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Editorial: Drop the memes, pick up a book

Abraham Lincoln, America’s 16th president, had an extensive knowledge of Scripture. Raised in a home where the Bible was taught and church attendance was compulsory, Lincoln often referred to certain passages and spoke reverently of God. 

Yet more than 135 years after his death, historians and religious scholars continue to debate his views on God and religious beliefs. Why? Certainly there can be no doubt when one looks at his eloquent words? 

A popular internet meme includes a fake quote from Abraham Lincoln.

A popular internet meme includes a fake quote from Abraham Lincoln.

The truth is that, like all of us, Lincoln was a work in progress until the end of his days. He spent his life searching for truth in the Bible, yes, but also in a host of places incompatible with its teachings. He was honest, well-read, brilliant and flawed. Human.

Much can be learned from what we know of Lincoln’s years in public life, especially his leadership opposing slavery. More can be gleaned from looking deeper into his 56 years and the events that shaped and defined them. 

The same is true for any subject, of course. We have at our fingertips countless books containing more information than ever before in history — vast amounts of it for free through partnerships with libraries and universities. Digitally, we can access credible, sourced research materials worldwide and delve into any area that interests us.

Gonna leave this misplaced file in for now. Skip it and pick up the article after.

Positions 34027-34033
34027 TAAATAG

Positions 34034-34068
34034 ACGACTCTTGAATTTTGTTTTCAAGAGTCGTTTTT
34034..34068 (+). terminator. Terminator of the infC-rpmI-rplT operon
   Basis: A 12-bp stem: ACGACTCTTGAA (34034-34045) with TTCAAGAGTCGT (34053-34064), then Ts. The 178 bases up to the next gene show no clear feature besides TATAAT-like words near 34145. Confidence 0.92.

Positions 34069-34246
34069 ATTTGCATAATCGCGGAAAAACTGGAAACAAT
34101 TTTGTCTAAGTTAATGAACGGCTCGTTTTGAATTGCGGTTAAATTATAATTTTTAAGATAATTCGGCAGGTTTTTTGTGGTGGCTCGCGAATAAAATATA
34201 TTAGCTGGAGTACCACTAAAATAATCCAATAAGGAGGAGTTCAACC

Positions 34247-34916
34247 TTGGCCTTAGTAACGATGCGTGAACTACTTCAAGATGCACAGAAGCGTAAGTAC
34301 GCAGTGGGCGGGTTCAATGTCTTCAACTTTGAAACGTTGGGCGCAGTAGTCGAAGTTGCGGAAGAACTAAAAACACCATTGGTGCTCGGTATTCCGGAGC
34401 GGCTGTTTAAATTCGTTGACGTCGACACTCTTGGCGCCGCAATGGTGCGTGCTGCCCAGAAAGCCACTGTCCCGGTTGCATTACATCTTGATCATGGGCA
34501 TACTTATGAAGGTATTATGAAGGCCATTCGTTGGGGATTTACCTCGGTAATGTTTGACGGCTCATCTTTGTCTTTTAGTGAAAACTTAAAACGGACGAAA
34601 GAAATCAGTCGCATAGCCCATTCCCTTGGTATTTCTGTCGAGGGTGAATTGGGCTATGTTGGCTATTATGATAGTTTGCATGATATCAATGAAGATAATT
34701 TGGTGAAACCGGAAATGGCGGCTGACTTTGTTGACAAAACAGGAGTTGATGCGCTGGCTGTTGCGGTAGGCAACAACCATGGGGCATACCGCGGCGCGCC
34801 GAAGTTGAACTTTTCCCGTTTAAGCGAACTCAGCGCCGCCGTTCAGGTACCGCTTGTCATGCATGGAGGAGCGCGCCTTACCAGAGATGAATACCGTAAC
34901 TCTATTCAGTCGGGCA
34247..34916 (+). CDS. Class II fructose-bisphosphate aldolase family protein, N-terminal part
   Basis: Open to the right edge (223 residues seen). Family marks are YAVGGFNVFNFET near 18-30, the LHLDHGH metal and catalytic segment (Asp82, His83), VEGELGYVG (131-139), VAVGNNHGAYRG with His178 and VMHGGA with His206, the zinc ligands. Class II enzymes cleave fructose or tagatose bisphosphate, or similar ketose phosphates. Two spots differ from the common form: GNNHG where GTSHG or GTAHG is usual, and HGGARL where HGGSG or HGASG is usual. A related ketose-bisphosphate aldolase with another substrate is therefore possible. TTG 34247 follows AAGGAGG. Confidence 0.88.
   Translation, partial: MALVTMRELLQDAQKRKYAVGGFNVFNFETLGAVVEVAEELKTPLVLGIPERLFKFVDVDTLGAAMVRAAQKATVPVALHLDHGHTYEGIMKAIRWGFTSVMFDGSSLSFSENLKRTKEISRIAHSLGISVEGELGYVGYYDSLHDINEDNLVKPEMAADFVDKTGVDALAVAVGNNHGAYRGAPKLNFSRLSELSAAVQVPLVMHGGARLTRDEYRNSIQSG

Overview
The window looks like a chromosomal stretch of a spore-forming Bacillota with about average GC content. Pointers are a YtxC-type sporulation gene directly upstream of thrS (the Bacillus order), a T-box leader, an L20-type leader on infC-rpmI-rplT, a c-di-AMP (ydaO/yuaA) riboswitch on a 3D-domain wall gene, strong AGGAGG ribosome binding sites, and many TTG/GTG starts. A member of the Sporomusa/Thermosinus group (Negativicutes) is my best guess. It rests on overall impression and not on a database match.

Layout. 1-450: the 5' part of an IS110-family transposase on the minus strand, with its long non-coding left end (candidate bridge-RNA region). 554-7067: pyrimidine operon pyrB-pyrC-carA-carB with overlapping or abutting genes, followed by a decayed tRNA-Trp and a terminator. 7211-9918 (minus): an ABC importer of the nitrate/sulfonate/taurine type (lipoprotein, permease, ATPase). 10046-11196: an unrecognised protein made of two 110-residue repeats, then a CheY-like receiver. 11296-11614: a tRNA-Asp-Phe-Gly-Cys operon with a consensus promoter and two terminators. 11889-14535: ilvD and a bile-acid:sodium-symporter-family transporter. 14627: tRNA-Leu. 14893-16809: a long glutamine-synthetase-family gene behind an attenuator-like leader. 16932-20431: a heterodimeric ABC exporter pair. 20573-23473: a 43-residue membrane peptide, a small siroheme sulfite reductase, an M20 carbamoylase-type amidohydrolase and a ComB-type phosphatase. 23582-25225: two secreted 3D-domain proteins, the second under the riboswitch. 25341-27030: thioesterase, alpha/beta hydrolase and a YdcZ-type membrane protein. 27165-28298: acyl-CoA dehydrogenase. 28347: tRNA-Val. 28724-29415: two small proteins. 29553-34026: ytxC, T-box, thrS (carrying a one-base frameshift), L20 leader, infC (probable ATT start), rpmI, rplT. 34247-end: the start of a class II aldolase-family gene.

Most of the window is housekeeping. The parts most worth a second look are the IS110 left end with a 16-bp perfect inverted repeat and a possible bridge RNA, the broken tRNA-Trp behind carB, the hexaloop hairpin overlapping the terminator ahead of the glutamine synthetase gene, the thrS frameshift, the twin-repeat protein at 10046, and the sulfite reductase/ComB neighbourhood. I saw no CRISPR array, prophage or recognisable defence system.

Yet our collective attention span is short — so much so that we consider memes on social media educational and turn on cable news in the name of information-gathering. We cherry-pick the best jabs and freely share those as our new points of view without any humility or kindness, hoping for maximum impact. No verification or citations? None required, apparently. 

We cherry-pick the best jabs and freely share those as our new points of view without any humility or kindness, hoping for maximum impact.

In other words, we propagate what is catchy and clever. Anything that props up our views, incites fear or promotes our politics really gets people talking. After all, we know best, and it is our duty to share and educate others.

In actuality, we’re being used, and we’re educating no one — least of all ourselves. We simply are the conduit. It is those with an audience and reach who are profiting, and we’re doing them a favor by parroting their platform to those in our circles of influence.

A Pew Research Study released in 2019 found that more than a quarter of adults in the U.S. hadn’t read a book on any subject, in any form, in the previous year. This is troubling from many angles. As Christians who believe one book is our guide, however, this statistic should be our call to action. 

Make the rest of 2020 a time to read, think and learn. Rather than relying on social or broadcast media, make the conscious choice to pick up or download a book (and don’t forget to spend plenty of time in the Book). Look for credible material authored by those with knowledge and expertise in the field. If the work is science- or medical-related, choose peer-reviewed articles printed in journals or publications respected in those areas. 

Sharing these things later is optional. Lincoln managed to leave a legacy without social media followers. Any minds he changed in the course of his life’s work were managed because he treated people with kindness and respect and made personal connections with as many as he could.

Filed under: Abraham Lincoln Editorial Editorial journalism Meme Opinion read a book Top Stories

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